providing said terminals with contacts extending therefrom, of a solder which will only partially wet said conductive pattern;
placing each of said contacts on a respective connecting area;
heating said contacts to a temperature and for a time sufiicient to melt said contacts and wet said connecting areas while substantially maintaining the shape of said contacts; and
cooling said contacts to fuse said contacts to said connecting areas, thereby forming electrical and mechanical interconnection between said connecting and said terminal areas while otherwise providing positive standoff between pattern and chip device.
2. The method according to claim 1 in which said heating is performed within a non-reducing atmosphere.
3. The method according to claim 1 including forming a solder flow inhibiting layer on the surface of said conductive pattern in a region immediately surrounding each connecting area.
4. The method according to claim 1 including forming an oxide on the surface of said conductive pattern in a region immediately surrounding each connecting area for inhibiting the flow of solder away from said connecting areas.
5. The method according to claim 4 including the step of applying a thin layer of flux to said conductive pattern over said connecting areas and over said region immediately surrounding each of said connecting areas prior to said contact placement.
6. A method of connecting a microminiature chip device having one or more terminal areas to a supporting dielectric substrate which includes the steps of:
forming a copper conductive pattern on said substrate;
providing said terminal areas with contacts extending therefrom of a solder which will only partially wet said copper;
placing said contacts on said pattern;
heating said contacts to a temperature and for a time sufficient to melt said contacts and wet said pattern while substantially maintaining the shape of said contacts; and
cooling said contacts to fuse said contacts to said pattern, thereby forming electrical and mechanical interconnection between said connecting and said terminal areas while otherwise providing positive standoff between pattern and chip device.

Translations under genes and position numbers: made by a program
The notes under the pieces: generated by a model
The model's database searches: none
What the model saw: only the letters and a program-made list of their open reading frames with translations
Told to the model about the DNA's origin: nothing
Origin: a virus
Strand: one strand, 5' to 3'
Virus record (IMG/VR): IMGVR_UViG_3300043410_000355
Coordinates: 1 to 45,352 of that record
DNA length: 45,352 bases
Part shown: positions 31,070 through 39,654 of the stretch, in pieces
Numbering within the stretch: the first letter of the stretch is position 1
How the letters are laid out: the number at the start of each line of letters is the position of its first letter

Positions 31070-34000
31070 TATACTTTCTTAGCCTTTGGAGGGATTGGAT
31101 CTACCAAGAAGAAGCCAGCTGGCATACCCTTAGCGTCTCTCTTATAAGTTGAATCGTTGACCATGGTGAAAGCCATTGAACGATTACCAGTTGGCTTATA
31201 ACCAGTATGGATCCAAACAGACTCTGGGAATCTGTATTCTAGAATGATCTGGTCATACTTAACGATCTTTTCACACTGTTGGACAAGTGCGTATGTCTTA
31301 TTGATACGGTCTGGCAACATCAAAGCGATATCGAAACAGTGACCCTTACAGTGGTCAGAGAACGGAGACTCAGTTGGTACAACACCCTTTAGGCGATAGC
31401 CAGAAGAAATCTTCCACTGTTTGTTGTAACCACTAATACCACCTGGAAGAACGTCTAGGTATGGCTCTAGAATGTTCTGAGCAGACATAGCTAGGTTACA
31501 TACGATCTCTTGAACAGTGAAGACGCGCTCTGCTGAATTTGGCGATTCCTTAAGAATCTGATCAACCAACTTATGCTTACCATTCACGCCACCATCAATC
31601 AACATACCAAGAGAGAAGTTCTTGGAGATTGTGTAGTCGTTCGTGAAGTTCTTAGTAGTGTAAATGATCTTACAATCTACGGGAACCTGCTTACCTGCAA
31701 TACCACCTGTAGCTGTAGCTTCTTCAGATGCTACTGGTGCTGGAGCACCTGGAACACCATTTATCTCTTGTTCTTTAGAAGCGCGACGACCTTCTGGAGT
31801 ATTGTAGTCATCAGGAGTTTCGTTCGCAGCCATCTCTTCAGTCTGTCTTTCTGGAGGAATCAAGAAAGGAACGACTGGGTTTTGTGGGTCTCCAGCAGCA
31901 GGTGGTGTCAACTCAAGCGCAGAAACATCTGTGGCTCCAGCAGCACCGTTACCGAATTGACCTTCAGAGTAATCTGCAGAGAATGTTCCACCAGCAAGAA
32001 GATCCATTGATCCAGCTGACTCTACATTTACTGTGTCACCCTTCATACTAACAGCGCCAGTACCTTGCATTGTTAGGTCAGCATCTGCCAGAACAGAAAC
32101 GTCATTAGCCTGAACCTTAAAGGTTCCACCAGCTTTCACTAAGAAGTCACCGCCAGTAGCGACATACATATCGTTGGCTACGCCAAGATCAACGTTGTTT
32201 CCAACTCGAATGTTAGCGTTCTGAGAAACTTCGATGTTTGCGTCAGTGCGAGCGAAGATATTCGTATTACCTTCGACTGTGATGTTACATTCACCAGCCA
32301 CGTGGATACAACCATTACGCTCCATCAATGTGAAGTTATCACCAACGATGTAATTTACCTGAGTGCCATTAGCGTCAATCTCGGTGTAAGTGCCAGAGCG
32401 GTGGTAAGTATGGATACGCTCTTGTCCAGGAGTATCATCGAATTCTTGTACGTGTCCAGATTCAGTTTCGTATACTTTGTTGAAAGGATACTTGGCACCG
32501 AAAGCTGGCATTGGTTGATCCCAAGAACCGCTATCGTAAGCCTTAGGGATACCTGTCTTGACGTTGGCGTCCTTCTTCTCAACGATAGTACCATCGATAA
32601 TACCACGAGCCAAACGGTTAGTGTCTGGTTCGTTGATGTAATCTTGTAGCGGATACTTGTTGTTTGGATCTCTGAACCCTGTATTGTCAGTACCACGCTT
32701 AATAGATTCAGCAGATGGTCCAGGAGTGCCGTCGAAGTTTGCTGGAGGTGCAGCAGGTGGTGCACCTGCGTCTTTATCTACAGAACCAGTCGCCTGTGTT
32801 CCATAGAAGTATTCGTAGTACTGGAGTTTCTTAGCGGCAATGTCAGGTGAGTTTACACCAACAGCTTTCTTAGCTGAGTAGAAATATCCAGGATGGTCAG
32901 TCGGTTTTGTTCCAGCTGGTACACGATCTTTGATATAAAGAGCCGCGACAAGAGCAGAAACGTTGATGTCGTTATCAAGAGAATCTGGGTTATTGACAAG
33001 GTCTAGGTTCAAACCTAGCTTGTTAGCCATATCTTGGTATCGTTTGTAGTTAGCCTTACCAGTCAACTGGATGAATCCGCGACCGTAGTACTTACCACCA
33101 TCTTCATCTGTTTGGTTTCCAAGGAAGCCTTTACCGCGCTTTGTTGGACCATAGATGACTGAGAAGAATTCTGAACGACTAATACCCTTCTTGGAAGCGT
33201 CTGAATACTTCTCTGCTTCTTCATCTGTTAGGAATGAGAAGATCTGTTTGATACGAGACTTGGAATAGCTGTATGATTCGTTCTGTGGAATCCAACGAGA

7. The method according to claim 6 in which said heating is performed within a non-reducing atmosphere.
8. The method according to claim 7 including the step of applying a thin layer of flux to said conductive pattern over said connecting areas and over a region immediately surrounding each of said connecting areas prior to said contact placement.
9. The method according to claim 6 in which said solder is 97 /2 lead, 2 /2% tin, said contacts are heated to a peak temperature of 340360 C. and said contact material is maintained in a molten state for approximately two minutes.
10. A method of connecting a microminiature chip device having one or more terminal areas to a supporting dielectric substrate which includes the steps of:
providing said terminal areas with solder contacts extending therefrom;
applying a conductive paste to said substrate and firing to form a pattern thereon;
plating said pattern with nickel;
placing each of said contacts on said nickel plated conductive pattern;
heating said contacts to a temperature and for a time sufficient to melt said contacts while substantially maintaining their shape and;
cooling said contacts to fuse said contacts to said pattern thereby forming electrical and mechanical interconnection between said terminal areas and said conductive pattern while otherwise providing positive standoff between pattern and chip device.
11. The method according to claim 10 in which said solder is 97 /z% lead, 2 /2% tin, said contacts are heated to a peak temperature of 340-360 C. and said contact material is maintained in a molten state for approximately two minutes.
12. In the method of joining a microminiature chip device to a substrate, said device having a face with solder wettable terminal areas, the improvement comprising:
forming on said substrate a plurality of connecting areas;
providing connectors for joining said device to said substrate, said connectors being made of a solder material which will only partially wet said connecting areas;
positioning said device with respect to said substrate such that said solder connectors are interposed between the terminal areas of said device and solder wettable areas of said substrate;
heating said solder connectors to a temperature and for a time sufficient to fuse said device to said substrate; and
cooling, thereby establishing a unified joint by means of said solder connectors between the terminal areas of said device and the connecting areas of said substrate.
References Cited UNITED STATES PATENTS Albright et a1. 29-626 Swanson 29-626 Grossrnan 29 626 Hymes et a1. 317-401 Gulliksen et a1. 317-101 X 1 0 OTHER REFERENCES JOHN F. CAMPBELL, Primary Examiner. D. C. REILEY, Assistant Examiner.
US. Cl. X.R.